From the ABA Journal; Posted Jul 3, 2008
Anyone anxious to start chewing on the results of the initial findings of a new Rule of Law Index being developed by the World Justice Project will have to wait a little longer.
A much-anticipated report on the Rule of Law Index was delivered to attendees of the World Justice Forum, which officially convened today in Vienna.
But the report doesn’t contain actual findings of its initial test runs in the United States, Argentina, Australia, Colombia, Spain and Sweden. Rather, the report focuses on the process developed for measuring how effectively those countries—and others in the future—adhere to the rule of law in a variety of key areas.
The findings of those initial evaluations—restricted for test purposes to the largest city in each country—will be released later this year, says Mark D. Agrast, who is coordinating development of the index.
The index is a key element of the World Justice Project, according to ABA President William H. Neukom, who founded the project. The ABA is the launching sponsor of the project, which also is supported by a number of other legal groups and organizations representing other disciplines.
Speaking at a news conference at Vienna’s Austria Center, Neukom and Agrast say the report’s conclusion affirming the viability of the index’s testing format is a crucial step even though the actual findings aren’t ready to be released because they’re undergoing final analysis.
“We think this is a huge upside program that will drive the future of the World Justice Project,” said Neukom, a partner at K&L Gates in Seattle. The index findings will provide a basis for developing specific projects to further the rule of law in various countries, he says.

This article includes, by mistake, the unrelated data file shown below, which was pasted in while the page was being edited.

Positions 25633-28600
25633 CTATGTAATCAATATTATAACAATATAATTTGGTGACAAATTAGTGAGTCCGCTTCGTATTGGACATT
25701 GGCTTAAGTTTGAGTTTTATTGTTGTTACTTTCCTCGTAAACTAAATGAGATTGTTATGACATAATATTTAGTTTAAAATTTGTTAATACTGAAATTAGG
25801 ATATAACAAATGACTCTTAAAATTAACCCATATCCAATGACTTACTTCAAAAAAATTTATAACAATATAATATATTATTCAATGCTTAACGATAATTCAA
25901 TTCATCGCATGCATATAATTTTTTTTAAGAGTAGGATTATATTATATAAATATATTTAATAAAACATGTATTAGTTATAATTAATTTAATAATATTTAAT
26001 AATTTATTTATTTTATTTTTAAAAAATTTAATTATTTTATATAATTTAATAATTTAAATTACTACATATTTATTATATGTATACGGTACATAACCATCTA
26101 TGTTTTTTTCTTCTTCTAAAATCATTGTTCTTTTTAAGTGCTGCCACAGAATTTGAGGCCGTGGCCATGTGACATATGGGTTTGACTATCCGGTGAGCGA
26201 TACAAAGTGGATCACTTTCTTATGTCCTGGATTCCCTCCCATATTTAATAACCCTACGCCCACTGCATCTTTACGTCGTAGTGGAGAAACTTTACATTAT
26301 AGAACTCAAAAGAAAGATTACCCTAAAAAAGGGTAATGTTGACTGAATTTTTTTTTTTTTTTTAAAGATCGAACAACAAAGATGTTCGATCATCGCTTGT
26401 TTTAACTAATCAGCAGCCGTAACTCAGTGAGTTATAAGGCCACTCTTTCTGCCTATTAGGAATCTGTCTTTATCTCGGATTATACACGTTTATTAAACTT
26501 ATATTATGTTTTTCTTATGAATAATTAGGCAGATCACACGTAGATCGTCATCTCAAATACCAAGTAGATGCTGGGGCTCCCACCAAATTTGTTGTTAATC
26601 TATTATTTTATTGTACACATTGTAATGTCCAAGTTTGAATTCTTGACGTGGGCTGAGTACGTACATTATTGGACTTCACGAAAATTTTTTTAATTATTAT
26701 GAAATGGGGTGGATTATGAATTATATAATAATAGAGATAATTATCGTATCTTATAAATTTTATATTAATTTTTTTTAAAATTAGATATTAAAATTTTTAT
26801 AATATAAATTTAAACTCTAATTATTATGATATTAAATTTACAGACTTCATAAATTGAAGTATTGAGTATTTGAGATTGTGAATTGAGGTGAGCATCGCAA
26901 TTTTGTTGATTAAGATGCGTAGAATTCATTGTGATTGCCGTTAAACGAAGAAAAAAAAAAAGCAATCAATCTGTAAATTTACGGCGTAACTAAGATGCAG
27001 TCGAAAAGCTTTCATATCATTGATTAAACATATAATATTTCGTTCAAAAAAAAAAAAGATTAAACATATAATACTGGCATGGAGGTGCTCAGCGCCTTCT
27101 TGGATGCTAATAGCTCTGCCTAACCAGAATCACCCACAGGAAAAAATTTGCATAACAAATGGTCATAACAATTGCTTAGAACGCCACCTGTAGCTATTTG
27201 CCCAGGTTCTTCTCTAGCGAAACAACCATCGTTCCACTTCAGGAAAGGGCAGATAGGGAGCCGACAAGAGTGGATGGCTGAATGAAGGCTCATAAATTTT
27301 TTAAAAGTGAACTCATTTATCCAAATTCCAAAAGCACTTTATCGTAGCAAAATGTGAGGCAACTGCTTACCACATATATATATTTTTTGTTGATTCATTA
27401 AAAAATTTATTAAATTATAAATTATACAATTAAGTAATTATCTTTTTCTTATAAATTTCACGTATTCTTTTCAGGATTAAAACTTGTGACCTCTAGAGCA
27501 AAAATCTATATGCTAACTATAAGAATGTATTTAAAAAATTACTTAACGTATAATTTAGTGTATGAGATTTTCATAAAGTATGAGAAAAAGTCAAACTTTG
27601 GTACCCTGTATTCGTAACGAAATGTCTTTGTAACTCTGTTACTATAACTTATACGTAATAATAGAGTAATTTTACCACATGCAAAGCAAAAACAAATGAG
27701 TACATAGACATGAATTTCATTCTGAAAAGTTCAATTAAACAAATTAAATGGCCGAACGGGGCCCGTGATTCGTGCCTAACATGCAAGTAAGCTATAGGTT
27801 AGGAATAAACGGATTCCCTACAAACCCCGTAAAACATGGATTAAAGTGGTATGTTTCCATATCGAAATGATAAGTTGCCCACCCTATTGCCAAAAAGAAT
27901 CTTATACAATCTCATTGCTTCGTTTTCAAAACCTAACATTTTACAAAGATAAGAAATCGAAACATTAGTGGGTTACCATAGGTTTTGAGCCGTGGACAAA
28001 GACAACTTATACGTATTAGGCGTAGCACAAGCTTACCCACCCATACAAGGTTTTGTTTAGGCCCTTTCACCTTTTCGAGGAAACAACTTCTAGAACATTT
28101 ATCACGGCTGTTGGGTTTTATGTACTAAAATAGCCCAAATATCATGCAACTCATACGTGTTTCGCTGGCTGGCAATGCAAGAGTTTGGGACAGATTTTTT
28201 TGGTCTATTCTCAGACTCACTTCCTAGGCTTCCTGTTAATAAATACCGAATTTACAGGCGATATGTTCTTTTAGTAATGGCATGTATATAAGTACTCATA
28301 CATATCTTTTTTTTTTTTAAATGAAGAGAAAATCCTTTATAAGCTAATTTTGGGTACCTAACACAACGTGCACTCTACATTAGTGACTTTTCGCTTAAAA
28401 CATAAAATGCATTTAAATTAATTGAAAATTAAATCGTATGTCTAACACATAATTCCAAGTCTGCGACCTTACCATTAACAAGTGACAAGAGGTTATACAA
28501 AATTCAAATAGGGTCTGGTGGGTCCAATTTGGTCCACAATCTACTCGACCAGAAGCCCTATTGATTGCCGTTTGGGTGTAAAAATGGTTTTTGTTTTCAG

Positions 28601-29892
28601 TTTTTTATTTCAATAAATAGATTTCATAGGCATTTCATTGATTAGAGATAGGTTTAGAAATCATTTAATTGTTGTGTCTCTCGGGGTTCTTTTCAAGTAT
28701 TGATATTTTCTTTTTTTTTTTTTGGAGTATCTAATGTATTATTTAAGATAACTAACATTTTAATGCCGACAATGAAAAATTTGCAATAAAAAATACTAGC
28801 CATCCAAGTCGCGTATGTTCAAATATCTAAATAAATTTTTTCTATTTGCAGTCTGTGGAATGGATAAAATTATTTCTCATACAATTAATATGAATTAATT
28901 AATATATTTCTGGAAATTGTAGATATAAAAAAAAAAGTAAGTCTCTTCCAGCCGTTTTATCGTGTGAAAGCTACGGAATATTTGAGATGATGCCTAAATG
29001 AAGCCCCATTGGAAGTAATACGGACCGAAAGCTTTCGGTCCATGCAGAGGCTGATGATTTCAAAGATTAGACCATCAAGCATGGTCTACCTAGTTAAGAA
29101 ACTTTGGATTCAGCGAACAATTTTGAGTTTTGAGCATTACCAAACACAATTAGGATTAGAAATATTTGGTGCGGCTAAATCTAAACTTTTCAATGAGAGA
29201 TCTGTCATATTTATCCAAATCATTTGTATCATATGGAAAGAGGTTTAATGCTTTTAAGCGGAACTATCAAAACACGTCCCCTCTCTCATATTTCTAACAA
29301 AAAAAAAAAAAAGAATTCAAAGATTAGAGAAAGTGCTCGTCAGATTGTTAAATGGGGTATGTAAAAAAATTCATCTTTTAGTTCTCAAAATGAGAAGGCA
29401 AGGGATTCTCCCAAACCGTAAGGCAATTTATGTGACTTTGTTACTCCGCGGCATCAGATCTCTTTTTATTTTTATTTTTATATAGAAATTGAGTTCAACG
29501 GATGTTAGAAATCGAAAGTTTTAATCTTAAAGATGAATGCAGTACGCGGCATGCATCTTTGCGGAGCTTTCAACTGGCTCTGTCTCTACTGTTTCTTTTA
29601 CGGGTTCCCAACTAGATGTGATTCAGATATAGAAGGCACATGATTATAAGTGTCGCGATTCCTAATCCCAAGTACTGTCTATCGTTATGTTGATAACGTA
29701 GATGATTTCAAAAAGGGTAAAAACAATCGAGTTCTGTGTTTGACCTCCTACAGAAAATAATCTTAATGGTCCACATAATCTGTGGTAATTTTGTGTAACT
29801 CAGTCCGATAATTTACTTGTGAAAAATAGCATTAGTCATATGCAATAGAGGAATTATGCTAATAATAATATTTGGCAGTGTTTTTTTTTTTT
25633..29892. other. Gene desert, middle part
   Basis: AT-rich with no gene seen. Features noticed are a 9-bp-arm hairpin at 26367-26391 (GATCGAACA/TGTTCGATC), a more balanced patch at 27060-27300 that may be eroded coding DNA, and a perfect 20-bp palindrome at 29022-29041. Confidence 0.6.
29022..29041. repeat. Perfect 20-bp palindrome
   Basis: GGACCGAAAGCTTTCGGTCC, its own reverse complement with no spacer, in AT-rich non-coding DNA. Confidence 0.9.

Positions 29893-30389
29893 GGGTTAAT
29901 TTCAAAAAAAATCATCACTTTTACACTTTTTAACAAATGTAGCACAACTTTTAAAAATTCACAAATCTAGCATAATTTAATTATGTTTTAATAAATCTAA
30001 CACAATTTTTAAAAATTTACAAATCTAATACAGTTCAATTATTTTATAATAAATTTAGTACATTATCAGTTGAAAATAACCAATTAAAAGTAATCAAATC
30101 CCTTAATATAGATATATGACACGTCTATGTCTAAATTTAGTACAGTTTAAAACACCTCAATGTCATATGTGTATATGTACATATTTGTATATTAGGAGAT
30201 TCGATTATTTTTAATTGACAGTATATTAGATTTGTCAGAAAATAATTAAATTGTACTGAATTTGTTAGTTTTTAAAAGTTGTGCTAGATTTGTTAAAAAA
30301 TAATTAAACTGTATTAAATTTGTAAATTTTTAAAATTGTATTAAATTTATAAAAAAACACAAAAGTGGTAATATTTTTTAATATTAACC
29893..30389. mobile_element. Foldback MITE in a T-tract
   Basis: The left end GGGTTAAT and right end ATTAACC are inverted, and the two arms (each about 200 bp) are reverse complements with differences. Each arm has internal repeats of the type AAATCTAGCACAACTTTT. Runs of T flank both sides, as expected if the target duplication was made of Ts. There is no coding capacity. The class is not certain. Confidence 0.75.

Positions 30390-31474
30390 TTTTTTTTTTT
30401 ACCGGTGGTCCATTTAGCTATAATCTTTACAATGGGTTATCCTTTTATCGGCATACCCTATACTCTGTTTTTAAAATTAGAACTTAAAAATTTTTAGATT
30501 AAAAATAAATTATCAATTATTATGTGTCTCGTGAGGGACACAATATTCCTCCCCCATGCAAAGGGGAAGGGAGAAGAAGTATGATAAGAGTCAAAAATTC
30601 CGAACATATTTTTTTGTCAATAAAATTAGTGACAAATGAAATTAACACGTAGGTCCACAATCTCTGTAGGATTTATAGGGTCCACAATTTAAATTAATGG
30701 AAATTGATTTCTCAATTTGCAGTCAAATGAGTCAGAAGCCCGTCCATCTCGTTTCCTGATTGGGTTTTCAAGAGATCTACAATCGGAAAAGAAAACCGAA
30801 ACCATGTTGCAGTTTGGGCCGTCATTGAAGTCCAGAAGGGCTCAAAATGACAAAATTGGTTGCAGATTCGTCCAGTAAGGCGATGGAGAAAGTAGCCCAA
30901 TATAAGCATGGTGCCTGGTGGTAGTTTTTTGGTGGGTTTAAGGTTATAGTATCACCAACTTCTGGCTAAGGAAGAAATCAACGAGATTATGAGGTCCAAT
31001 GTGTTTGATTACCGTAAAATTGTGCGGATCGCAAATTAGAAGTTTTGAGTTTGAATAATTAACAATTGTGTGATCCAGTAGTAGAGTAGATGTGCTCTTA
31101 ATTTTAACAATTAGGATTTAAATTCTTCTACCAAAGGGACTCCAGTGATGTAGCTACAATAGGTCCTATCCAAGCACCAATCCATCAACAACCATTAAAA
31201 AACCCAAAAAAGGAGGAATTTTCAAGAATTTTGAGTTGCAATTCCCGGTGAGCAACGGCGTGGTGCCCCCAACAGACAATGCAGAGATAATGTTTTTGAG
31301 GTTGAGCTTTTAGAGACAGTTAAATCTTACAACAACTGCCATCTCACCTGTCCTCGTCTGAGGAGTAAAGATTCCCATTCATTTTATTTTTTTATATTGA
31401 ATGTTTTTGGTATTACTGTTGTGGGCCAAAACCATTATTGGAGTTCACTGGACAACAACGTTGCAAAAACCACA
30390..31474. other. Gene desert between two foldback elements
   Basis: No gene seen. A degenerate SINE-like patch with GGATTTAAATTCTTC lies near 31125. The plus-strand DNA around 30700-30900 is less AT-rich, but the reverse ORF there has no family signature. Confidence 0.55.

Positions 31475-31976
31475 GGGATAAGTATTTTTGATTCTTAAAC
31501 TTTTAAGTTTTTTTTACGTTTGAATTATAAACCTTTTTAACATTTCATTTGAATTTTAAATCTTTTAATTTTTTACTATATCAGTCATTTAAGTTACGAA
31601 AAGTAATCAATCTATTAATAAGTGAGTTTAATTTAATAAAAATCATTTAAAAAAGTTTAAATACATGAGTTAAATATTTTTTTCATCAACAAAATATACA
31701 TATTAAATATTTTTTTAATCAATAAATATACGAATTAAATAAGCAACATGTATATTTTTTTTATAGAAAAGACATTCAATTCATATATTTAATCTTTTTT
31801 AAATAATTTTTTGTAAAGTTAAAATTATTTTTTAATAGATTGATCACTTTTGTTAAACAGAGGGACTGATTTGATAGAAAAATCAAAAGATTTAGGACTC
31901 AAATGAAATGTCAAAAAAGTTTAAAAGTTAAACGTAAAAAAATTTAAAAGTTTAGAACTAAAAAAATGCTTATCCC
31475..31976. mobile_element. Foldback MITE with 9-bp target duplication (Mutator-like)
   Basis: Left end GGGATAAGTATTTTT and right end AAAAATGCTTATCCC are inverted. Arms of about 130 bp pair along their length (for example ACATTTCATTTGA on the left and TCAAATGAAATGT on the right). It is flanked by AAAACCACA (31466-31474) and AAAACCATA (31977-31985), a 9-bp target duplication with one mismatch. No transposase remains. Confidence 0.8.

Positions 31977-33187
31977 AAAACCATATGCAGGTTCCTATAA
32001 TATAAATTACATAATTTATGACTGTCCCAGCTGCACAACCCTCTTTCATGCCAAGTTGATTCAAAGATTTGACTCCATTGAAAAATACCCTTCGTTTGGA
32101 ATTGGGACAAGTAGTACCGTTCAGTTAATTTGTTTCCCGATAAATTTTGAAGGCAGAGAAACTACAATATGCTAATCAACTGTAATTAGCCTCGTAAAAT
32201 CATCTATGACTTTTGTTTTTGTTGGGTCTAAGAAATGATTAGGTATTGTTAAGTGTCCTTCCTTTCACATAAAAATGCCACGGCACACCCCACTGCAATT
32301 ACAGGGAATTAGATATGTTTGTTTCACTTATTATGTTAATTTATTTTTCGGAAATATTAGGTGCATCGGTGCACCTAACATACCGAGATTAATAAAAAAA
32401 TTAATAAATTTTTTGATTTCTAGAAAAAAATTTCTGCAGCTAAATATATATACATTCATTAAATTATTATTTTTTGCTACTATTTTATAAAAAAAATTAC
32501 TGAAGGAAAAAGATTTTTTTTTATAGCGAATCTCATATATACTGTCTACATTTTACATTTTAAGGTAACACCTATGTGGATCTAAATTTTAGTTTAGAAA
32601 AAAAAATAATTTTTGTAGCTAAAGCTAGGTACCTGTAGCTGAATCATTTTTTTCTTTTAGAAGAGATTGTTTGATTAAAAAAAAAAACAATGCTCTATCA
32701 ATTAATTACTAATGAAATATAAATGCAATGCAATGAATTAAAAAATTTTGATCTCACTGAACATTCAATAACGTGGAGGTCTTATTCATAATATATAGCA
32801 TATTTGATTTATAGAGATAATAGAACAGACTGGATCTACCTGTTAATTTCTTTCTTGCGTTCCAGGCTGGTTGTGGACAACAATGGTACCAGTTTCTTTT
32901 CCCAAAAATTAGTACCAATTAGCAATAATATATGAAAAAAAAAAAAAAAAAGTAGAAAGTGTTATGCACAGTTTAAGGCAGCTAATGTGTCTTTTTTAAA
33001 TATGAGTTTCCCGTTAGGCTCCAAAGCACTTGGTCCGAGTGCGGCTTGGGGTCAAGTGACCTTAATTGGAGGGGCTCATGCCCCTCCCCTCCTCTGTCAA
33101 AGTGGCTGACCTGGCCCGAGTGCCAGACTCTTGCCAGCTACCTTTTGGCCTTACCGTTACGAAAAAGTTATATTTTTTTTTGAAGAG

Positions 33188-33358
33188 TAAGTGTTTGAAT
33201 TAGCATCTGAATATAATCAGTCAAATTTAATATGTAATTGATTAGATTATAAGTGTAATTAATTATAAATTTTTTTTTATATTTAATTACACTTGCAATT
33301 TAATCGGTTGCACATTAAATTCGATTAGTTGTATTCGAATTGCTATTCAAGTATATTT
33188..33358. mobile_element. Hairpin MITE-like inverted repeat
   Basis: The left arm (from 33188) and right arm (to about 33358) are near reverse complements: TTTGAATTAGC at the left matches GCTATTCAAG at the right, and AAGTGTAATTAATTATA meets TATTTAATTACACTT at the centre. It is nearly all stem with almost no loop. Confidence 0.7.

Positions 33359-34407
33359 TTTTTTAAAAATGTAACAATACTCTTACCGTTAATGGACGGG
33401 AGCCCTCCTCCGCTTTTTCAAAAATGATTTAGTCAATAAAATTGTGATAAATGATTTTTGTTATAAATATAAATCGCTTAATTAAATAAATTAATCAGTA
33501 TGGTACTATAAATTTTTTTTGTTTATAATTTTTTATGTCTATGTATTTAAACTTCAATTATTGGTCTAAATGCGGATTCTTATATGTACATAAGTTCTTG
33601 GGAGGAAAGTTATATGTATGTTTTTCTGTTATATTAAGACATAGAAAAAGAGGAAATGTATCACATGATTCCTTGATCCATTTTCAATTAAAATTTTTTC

The inaugural forum brings together nearly 500 invited attendees from at least 95 different countries and 15 disciplines to Vienna to develop rule of law initiatives.
Neukom and Agrast cautioned that the temptation to treat the Rule of Law Index as a vehicle for rating countries on their adherence to rule of law principles is missing the point. “This is a diagnostic tool,” says Agrast, a senior fellow at the Center for American Progress in Washington, D.C. “It’s not a grading system.”
Agrast and Neukom also say the index is not intended to be a tool for “calling out” various governments for shortcomings in meeting rule-of-law standards. “We intend to be zealous but informed and constructive warriors for the rule of law,” Neukom says. “But we will also be ‘enablers’ for groups in their own communities. We all have work to do, in each of our countries.”
At the news conference, Neukom announced that the World Justice Project is creating an Opportunity Fund, supported primarily by $240,000 in seed money from the Oak Foundation in London, to provide financial support for some of the rule-of-law programs developed in conjunction with the forum.
Other speakers at the forum today included Mary Robinson, the former president of Ireland who now is president of Realizing Rights: The Ethical Globalization Initiative, in Dublin, Ireland; former Romanian president Emil Constantinescu; U.S. Supreme Court Justice Stephen G. Breyer; and Hilario G. Davide Jr., former chief justice of the Philippines.
Supreme Court Justice Ruth Bader Ginsburg will be among program participants on Friday, but forum organizers announced that her fellow justice, Anthony M. Kennedy, will not be in Vienna to deliver a planned luncheon speech.
Photo by ABA staff
By James Podgers
Reprinted with permission of the ABAJournal, 2008. Original article found at http://www.abajournal.com/news/rule_of_law_index_is_diagnostic_tool_not_…
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